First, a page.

Today’s guest roster at the Turkish parliament offered an intriguing glimpse of President Recep Tayyip Erdogan’s “New Turkey.” While Western ambassadors in Ankara showed solidarity with the pro-Kurdish Peoples' Democratic Party (HDP) over the detentions of its leaders, in a nearby chamber the ruling Justice and Development Party (AKP) was hosting Russian President Vladimir Putin’s special adviser Alexander Dugin.
Posing for photographers with Turkish Prime Minister Binali Yildirim, the militantly anti-American Russian academic told reporters that Putin was “proposing a strategic alliance to Turkey and extending the hand of friendship.” Asked whether such an alliance would not conflict with Turkey’s NATO membership, the man also known as “Putin’s Rasputin” responded, “That is your decision. You will decide who stands by you, who is your friend, who is your foe.” Dugin added, “You know who stood behind the people who bombed the Turkish parliament. Definitely not Russia.”
Dugin has become the new darling of the AKP for echoing its claims that the Pennsylvania-based Muslim cleric Fethullah Gulen and the United States were behind the botched coup attempt on July 15. He was invited to testify before a parliamentary committee that is investigating the incident.
But the seeds of the love affair with Dugin were planted before July. In a June interview with his own site Katehon, Dugin had already claimed that the Americans and the Gulenists were responsible for Turkey’s downing of a Russian fighter jet over the Syrian border, all part of a plot, he insisted, to send Turkish-Russian relations into a tailspin.
It did. In the same interview, Dugin also claimed that Ahmet Davutoglu, the former prime minister who was shoved out last year, had plotted with the United States to overthrow Erdogan. The duly chastened Turkish president, he said, would now be pivoting toward Russia. The next “logical step” for Turkey would be to withdraw from NATO and to become part of a “completely different Eurasian, rather than pro-Western, Atlanticist way of development.”
Until recently, all of this might have been shrugged off as so much blather. But the doggedly anti-intellectual Dugin’s vision of a Russian-led “Eurasian Union” as an alternative to the US-led Atlanticist bloc has long resonated among ultranationalists in Turkey and especially in the military.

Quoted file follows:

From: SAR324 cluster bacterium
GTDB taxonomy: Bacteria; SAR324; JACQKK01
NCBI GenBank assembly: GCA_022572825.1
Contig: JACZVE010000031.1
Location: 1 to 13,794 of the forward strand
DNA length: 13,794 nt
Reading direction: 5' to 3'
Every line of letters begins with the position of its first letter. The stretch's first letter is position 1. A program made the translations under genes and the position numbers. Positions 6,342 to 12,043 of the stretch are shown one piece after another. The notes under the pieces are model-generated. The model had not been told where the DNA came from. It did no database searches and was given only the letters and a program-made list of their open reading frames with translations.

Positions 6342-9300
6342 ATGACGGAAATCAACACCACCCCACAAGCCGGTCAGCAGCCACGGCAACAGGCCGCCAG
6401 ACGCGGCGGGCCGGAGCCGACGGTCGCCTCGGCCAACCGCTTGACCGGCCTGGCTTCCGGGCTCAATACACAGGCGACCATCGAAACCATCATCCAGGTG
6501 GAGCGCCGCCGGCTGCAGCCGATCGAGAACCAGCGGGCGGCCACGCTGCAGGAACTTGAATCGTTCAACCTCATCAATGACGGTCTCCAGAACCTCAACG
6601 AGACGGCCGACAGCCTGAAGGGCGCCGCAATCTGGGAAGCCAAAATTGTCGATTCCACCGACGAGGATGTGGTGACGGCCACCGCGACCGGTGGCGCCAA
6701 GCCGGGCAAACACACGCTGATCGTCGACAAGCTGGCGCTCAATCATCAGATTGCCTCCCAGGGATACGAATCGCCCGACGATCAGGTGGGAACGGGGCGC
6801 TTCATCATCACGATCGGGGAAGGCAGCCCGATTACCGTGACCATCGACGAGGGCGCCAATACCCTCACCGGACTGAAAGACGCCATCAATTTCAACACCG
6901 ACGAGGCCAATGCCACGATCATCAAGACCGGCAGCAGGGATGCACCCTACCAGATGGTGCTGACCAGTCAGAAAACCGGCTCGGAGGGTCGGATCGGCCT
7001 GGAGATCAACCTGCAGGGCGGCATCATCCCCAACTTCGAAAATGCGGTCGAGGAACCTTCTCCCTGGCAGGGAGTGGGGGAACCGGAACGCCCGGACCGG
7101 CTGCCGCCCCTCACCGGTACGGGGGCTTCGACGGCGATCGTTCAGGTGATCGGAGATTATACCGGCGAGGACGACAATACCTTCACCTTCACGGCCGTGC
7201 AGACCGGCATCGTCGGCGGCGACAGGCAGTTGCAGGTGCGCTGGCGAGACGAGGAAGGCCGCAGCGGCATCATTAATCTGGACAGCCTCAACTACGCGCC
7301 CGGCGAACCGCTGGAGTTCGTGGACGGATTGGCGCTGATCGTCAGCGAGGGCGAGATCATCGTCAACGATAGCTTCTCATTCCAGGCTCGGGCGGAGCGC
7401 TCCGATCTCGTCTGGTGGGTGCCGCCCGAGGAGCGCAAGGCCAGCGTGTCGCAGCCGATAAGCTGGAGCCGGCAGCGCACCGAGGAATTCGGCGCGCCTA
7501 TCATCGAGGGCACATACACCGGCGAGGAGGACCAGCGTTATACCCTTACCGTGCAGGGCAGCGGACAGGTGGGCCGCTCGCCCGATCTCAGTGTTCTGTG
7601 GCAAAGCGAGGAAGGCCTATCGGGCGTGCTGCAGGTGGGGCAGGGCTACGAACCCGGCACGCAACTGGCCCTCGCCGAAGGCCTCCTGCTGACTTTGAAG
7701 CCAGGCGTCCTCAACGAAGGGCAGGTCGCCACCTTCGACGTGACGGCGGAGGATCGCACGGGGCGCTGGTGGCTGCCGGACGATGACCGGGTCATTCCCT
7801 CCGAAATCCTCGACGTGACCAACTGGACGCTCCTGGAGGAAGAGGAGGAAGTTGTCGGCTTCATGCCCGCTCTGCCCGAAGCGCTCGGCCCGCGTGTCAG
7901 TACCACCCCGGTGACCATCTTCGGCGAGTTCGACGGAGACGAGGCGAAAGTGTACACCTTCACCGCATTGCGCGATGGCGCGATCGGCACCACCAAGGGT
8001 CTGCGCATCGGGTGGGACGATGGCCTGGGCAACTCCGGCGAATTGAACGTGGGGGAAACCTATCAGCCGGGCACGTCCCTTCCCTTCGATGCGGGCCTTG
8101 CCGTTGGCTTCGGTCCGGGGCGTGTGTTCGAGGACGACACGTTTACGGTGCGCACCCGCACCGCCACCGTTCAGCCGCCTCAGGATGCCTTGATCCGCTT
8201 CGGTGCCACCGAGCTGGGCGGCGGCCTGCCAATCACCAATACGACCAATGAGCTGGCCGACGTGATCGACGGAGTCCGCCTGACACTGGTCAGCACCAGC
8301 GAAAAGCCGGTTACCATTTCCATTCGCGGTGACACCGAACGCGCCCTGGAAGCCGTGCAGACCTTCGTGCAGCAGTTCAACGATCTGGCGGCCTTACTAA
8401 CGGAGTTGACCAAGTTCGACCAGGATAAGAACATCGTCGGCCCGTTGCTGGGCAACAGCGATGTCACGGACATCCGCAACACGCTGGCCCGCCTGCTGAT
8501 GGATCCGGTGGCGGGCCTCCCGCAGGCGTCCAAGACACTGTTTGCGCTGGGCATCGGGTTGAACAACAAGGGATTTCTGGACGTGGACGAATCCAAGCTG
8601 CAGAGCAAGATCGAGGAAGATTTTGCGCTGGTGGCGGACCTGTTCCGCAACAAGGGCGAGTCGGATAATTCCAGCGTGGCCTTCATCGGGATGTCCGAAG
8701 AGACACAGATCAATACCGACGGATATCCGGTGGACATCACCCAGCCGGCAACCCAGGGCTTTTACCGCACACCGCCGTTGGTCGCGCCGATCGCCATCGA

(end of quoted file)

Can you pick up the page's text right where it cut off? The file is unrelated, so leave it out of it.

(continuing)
These “Eurasianist” officers argue that the now dismissed Ergenekon and Sledgehammer cases were not about defanging the generals but rather bolstering the influence of the Atlanticists in their midst. Having been cleared of the charges, the Eurasianists are said to have growing influence over policy including rapprochement with Moscow and recent overtures toward Syrian President Bashar al-Assad.
“Alexander Dugin appearing in these various AKP forums is the most public sign that there could be some depth to the Turkish-Russian rapprochement,” said Nate Schenkkan, project director for Nations in Transit for Freedom House, a New York-based human rights watchdog. “Dugin himself is not necessarily that influential in Moscow right now, but as a symbol he represents particular anti-Western ideology that could be attractive to some elements in Turkey that are gaining influence. His appearances in Turkey must come wıth the allowances of the Kremlin,” Schenkkan told Al-Monitor in an interview.
Erdogan and his allies may well find some of Dugin’s views attractive too. They make no secret of the fact that they see the United States' hand in the coup. Washington’s failure to unequivocally condemn the putschists in the early hours of the attempted takeover, which included plans to murder Erdogan and his family, clearly didn’t help. This may in turn explain why, as Al-Monitor’s Metin Gurcan recently noted, so many US-trained officers have been targeted in the latest wave of purges.
While Ankara is not about to heed Dugin’s calls to withdraw from NATO it obviously wants to send a clear signal that it has other options. Indeed, the view among some Westerners that Turkey’s values may no longer be compatible with those of NATO is apparently shared by Ankara as well. But then, Turkey’s adhesion to the military bloc was never solely about values. It was mainly about real estate — that is, Turkey’s strategic position at the crossroads between Europe, the Middle East and Asia. And that remains unchanged.